Kenton King of Skadden, Arps, Slate, Meagher & Flom.
Photo: Jason Doiy/ALM

Even for a veteran of big deals like Skadden’s Kenton “Ken” King, these were big deals. King represented Netherlands-based NXP Semiconductors N.V. in its $47 billion acquisition by San Diego-based Qualcomm Inc., one of the five largest M&A deals of last year and the largest ever in the deal-happy semiconductor industry. On top of that, he represented Intel Corp. in its $15.3 billion acquisition of Mobileye N.V., the largest-ever inbound M&A deal in the Israeli market. King told The Recorder about lessons he’s learned by being across the table from some of the best lawyers in Silicon Valley on deals.

What were your professional highlights of the past year? What made that deal or those deals stand out? Our representation of NXP Semiconductors in its acquisition by Qualcomm certainly stands out. This largest-ever deal in the semiconductor sector was an immensely complex global transaction involving a host of regulatory, tax and other challenges across at least 25 countries. This deal also continued the wave we have been riding for several years as the semiconductor sector undergoes consolidation. A few years ago, we handled more than $80 billion in semiconductor deals out of our Palo Alto office alone. We initially met the legal team at NXP across the table, when we represented Freescale Semiconductor in its acquisition by NXP in 2015. It was especially gratifying to be tapped by NXP for the Qualcomm deal, based in great part on the work we did opposite them a few years prior.

Helping Intel acquire the Israel-based Mobileye was another standout deal this year. Mobileye’s unusual corporate status as an Israeli tax resident Dutch entity traded on the U.S. stock market meant we had to develop a pretty novel transaction structure in order to navigate Dutch and Israeli laws and a host of tax considerations. Assisting Intel achieve an important strategic objective by getting into the driverless car business in a very big way was quite gratifying. As Intel’s CEO said when Intel announced the deal, “[A]utomobiles and the automotive industry are increasingly driven by data and computing. The saying ‘What’s under the hood’ will increasingly refer to computing, not horsepower.” This also was the largest-ever inbound deal into Israel and the largest-ever transaction involving an Israeli tech company.

With which clients do you have the longest relationships? How far back do those relationships go? Some of the strongest, most long-lasting relationships we have are with former associates who were with us when we first opened the office in Palo Alto. It’s always given me a great deal of satisfaction and pride when former associates who go in-house turn around and want to hire us. I’m pretty sure it’s not out of revenge. And I know it’s not a favor for having given them an easy time of it while they were here. I think they see the dedication and commitment to client service, how hard we work at achieving client goals, and know that we’ll provide that same intensity of effort and care in everything we do for their important matters where their own reputations are on the line. When that happens, you know you can’t let them down and you respond accordingly.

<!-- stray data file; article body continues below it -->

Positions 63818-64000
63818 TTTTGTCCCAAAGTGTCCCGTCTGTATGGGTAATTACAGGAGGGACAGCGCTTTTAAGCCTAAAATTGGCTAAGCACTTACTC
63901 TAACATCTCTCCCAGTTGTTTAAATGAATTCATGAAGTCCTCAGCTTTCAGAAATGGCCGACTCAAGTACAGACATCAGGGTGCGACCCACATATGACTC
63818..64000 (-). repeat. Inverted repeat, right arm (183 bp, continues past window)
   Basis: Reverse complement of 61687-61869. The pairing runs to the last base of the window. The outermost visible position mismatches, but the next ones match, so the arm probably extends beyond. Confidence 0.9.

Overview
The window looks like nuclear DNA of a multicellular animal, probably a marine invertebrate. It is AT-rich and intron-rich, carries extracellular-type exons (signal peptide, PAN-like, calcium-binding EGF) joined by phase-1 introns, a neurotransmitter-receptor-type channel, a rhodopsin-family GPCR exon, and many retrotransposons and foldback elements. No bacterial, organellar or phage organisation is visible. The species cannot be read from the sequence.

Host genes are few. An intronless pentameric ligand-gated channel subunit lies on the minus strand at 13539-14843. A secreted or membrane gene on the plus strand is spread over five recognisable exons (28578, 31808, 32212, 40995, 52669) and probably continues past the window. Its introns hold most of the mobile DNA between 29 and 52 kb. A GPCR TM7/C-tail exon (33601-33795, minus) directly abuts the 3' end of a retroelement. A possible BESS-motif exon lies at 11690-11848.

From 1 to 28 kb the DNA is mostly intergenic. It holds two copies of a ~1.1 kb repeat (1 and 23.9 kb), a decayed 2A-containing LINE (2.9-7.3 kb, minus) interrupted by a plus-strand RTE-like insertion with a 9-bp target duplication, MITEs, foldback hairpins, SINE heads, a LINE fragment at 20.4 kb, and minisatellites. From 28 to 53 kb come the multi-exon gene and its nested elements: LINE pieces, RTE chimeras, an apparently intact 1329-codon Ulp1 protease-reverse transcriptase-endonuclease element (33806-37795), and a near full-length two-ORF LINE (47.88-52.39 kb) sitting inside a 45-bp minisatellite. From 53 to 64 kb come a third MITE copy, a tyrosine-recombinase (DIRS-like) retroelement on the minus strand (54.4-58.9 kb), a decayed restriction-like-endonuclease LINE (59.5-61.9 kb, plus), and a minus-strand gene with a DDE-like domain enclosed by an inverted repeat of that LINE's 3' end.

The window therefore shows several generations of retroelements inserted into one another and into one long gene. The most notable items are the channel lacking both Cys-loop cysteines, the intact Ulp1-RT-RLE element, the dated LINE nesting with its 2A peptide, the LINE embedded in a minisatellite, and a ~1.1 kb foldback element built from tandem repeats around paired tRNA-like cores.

Why do you think clients come back to you? What can they get from you that they don’t get from someone else? We like to think that we are unmatched in terms of resources, that we have the ability to do the most complex deals, and ultimately can offer some pretty sound legal and business judgment after so many decades in the trenches. Of course, we also are keenly aware that the companies we represent in Silicon Valley and around the world have their pick of the world’s top attorneys. One thing I have been told we do very well—something that might seem relatively simple but perhaps doesn’t always come naturally to all attorneys—is to listen. Complex transactions like these require attending to the needs of myriad groups, and careful listening not only gives everyone a chance to be heard, it provides invaluable insights that help us come to that “aha” moment that often drives a unique legal strategy. Ultimately, it also helps to create stronger relationships, transforming business clients to long-term friends, which makes the work so much more interesting and fun.

What’s more important in the current market and why: offering bespoke services or being efficient? Fees and efficiency are top of mind for our clients, so that’s top of mind for us. While Skadden may not be known for cut-rate fees, our clients repeatedly tell us that our deep resources and our ability to do highly streamlined work set us apart and, ultimately, that they see the value that we bring to the table.

Outside your partners, who is another corporate lawyer you admire and why? As for people I admire, I’d have to mention Bob Gunderson, Brooks Stough and Scott Dettmer, who are, of course, three of the founding partners at Gunderson Dettmer. Bob, Brooks and Scott are legends in the Valley and their firm’s reputation really mirrors theirs: completely brilliant, but in a low-key, unflashy way—consistently providing insightful, actionable and practical advice to their clients.

I’ll never forget a lesson I learned from Scott when I negotiated a deal opposite him early on when we’d first come to Silicon Valley nearly 20 years ago. Scott would take an issue and very straightforwardly say: “Here’s what my client would like. I know you’re going to say X, and then I’ll say Y, but why don’t we just get to a reasonable point and compromise as follows.” By acknowledging the other side’s arguments and concerns, he was really able to take a lot of the emotion out the negotiation and get to a reasonable position for both of us right away. Not usually at a loss for words, I really was left with nothing much to say other than: “Yep. Sounds right. Let’s move on to the next issue.”